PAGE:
The Incredible Jurassic Coast

June 4th: Somewhere along the Jurassic Coast, England.

Last nights AirBnB was quite literally a bed in a shoe box room. It was lovely and the host was wonderfully kind and thoughtful but the bed was not up to much. So much so it was probably one of my worst nights sleep to date.

However, all that was forgotten when I woke this morning, peeled back the curtains and could see the cute little chickens playing in the garden. I love chickens, but not enough to stop eating them.

Todays agenda and plan was to head further south and towards the famous Jurassic Coast.

The Jurassic Coast

Covering 95 miles from East Devon to Dorset this coastline is one of the most spectacular I’ve ever seen. Even more wild and wonderful than the Caitlins Coast in the South of New Zealand.

With rocks and formations dating back to over 195 million years ago, this place is a goldmine for fossils and history.

The coastline is lined with jaw dropping white cliffs that hang gregeriously into the crystal clear sea water below. I’ve got a head for heights but some of the drops we were faced with today were a little too much for me with the little wind we had.

The Jurassic Coast was named a UNESCO world heritage site in 2001 the safekeeping and protection of this place for years to come is safe. One thing it’s not safe from is the natural corrosion that occurs because of the sea and the way the rocks of made. They shaped and formed the coves, rocks and caves that we see today and will continue to carve their way inland for millennia to come.

Durdle Door

Probably one of the most famous landscapes in England, if not the UK. This impressive archway sits impressively in the crystal sea water surrounding. With steep white cliffs and beautiful rich sand you can see why this place attracts people from all around the globe.

With places like this its always hit and miss whether they’ll be underwhelming to what you’ve seen and read. Thankfully though, Durdle Door does not disappoint. Majestically sitting there waiting for it’s time to be up, it’s a stark reminder at how fragile even the most sturdy of things can be.

Man O War cove sits just before Durdle Door and the water here is absolutely incredible. You wouldn’t believe this place was in the UK if we’d have captured it on a beautiful sunny day.

Its crazy to think thousands of years of storms, sea water and tides moving in and out have created this absolutely beautiful landscapes. That also means in however many years it takes, they’ll be gone forever.


Lulworth Cove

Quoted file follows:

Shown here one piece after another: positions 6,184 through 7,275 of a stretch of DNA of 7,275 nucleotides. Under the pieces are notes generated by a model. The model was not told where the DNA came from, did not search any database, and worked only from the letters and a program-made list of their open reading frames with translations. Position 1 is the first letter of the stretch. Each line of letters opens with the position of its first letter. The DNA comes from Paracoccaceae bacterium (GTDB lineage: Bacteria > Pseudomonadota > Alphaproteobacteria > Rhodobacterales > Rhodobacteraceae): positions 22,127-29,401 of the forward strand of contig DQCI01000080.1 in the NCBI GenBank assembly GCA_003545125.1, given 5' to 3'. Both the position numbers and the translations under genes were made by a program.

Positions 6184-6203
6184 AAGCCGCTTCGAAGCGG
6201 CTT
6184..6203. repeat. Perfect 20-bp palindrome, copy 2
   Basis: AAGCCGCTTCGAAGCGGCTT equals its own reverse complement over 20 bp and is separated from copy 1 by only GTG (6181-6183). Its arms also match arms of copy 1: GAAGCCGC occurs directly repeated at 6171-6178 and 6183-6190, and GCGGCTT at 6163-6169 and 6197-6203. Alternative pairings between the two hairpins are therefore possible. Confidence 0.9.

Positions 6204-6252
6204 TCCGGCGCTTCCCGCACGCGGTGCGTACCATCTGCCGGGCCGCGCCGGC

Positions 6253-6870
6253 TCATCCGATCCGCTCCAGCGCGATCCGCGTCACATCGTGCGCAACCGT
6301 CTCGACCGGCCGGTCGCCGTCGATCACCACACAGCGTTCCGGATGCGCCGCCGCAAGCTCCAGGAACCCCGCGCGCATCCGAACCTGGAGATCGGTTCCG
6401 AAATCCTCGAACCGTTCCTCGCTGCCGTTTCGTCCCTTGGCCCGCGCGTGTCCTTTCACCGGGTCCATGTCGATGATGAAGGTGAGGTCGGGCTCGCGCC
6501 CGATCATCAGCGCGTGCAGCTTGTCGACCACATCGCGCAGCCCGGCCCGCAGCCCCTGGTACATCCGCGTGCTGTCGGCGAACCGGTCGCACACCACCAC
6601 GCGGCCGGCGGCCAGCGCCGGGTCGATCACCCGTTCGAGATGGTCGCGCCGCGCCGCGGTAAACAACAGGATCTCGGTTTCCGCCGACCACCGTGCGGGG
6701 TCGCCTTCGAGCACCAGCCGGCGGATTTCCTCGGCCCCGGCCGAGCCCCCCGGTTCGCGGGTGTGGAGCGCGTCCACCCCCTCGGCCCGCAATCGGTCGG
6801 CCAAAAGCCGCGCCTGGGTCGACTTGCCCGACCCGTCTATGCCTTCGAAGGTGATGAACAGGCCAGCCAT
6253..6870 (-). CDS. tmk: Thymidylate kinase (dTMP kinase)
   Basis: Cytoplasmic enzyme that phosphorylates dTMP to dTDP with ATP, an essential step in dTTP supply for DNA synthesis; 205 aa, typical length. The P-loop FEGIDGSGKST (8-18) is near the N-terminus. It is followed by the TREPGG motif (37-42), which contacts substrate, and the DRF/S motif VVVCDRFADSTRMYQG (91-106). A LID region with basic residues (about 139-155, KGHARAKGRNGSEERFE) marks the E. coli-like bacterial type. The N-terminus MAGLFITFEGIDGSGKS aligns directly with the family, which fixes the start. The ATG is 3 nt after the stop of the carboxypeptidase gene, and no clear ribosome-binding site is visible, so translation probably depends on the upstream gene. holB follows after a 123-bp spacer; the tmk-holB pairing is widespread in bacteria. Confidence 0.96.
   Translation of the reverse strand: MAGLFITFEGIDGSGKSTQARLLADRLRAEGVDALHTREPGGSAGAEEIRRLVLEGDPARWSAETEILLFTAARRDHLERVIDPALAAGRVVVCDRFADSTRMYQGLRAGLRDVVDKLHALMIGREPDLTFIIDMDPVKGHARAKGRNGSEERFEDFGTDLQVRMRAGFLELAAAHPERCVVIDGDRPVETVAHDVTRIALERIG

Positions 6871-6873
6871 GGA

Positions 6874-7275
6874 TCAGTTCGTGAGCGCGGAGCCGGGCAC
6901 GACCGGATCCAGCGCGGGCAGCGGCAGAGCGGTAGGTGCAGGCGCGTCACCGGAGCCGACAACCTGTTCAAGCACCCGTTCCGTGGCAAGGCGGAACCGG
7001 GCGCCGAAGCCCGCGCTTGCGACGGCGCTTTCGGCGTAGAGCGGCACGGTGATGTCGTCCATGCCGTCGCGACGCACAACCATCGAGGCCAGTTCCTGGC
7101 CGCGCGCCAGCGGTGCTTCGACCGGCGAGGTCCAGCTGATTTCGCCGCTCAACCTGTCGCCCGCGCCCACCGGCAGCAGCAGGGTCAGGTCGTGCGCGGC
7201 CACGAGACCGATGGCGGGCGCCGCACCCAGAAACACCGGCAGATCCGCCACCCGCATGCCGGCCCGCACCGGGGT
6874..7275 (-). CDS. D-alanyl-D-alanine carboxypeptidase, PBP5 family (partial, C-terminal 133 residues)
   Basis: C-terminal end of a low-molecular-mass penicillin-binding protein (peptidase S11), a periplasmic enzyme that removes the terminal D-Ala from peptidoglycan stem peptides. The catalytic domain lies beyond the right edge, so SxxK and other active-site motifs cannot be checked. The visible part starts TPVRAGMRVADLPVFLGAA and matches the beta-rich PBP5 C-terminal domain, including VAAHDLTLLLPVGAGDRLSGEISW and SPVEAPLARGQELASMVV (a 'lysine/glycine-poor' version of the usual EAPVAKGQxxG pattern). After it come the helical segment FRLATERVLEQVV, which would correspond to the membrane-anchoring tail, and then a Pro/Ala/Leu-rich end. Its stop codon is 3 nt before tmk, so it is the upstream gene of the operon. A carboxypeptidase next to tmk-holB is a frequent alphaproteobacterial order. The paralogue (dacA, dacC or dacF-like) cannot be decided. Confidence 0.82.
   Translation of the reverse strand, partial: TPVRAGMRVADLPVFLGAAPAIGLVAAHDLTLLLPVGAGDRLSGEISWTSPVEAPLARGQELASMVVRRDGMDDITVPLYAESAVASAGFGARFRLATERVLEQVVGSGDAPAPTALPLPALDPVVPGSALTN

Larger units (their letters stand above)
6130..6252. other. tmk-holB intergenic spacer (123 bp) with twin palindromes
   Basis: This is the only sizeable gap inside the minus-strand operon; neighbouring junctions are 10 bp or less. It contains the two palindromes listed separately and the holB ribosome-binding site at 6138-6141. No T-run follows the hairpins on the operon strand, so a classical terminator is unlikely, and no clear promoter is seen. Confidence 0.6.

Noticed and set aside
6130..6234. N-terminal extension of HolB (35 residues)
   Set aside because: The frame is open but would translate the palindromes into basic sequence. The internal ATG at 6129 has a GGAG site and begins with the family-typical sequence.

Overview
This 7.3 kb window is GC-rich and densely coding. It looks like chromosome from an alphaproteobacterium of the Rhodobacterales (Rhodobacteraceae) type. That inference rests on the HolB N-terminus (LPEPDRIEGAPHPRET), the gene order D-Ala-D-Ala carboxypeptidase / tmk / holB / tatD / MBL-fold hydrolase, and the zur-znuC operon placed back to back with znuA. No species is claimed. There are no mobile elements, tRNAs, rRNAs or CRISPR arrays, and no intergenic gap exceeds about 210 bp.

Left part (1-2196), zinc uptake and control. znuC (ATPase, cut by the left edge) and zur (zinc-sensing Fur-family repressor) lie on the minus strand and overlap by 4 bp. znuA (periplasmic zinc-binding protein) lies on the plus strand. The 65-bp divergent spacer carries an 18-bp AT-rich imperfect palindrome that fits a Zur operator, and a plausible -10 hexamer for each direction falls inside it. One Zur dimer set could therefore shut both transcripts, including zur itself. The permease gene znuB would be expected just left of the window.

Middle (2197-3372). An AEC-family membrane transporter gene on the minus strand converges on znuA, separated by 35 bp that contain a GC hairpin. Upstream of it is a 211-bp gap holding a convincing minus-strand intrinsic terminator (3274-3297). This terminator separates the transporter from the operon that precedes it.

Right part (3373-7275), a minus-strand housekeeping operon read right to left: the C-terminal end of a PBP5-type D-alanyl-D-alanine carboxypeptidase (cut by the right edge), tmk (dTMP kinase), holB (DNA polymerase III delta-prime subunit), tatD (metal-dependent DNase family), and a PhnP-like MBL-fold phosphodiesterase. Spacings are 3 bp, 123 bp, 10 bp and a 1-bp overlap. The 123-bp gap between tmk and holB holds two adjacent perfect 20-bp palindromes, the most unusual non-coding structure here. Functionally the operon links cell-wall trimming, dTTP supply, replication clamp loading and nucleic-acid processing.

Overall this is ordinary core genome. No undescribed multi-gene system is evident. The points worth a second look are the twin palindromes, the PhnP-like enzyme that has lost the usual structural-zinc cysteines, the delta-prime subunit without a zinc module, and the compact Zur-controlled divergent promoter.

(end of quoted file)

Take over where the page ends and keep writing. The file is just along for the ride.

Lets not underestimate the hills around here. Even thought the max elevation around this parts is just over 300m, it doesn’t mean there isn’t any hills.

From Durdle Door to Lulworth cove you can either drive or walk, I’d suggest walking, because it’s beautiful. Even in the rain. But don’t underestimate the walk as it’s not until you start heading back towards where you parked do you realise how steep the path you took is!

A beautiful cove, again created over thousands of years of corrosion. This time sits some beautiful little houses with their magically thatched rooves, a tiny little dolls house that now sells ice cream and a wonderfully informative information centre.

Most of the routes around the cove itself are now blocked off due to fragile cliffs and ridges but it’s still and incredible place to come and see.

It used to be a very active fishing village but now just two fishing boats are left. They speciality being lobsters and mussels.

Old Harrys Rocks

A 20/30 minute drive further south and towards the start/end of the Jurassic Coast sits Old Harrys Rocks. Incredible white rock formations just off of the white washed cliffs.

Apparently named after a pirate called Harry who raided and took plunder from the Spanish and French. The plunder? Olives and wine, what a lad!

These cliffs are scary. In fact, some of the scariest I’ve ever stood on. Having been 650m high in Norway with nothing but rock and a fjord below me, looking down these cliffs made my bum twinge a little bit.

They’re just so fragile and it doesn’t ooze confidence when you’re stood on top of them peering over the edge.

Probably one of the best coastlines I’ve ever been too this place is a real gem and must be seen in person to appreciate the sheer size of these cliffs and formations.

Just as we decided to leave the cliffs and head back to the car the sun finally came back out. Nice to get a bit of sunshine, even more so here in England.



We got a call from my Mum and said that Doris had just pulled up outside our house. Weird as the insurance said she’d be here on the 6th, which is not today. Not like them to poorly communicate with us, is it?!

Either way, we’re chuffed she’s back and this hopefully means not much longer living out of a Mini and cheap AirBnBs!

We’ve headed back towards Bristol tonight and plan to explore more of The Cotswolds over the coming days.

Tonights overnight location: Weston Super Mare (Click here for AirBnB)

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3 Replies to “The Incredible Jurassic Coast”

  1. Glad to here doris is home .And your both seeing some amazing places ??

    1. Thanks Debs! Have you both been down this part of the world? I didn’t realise how incredible it was and we’ll definitely be back when Doris is alive again! x

  2. No we’ve not been down there
    I did like the pictures of the little villages you both visited .we drove past doris today .nice to see her back safe

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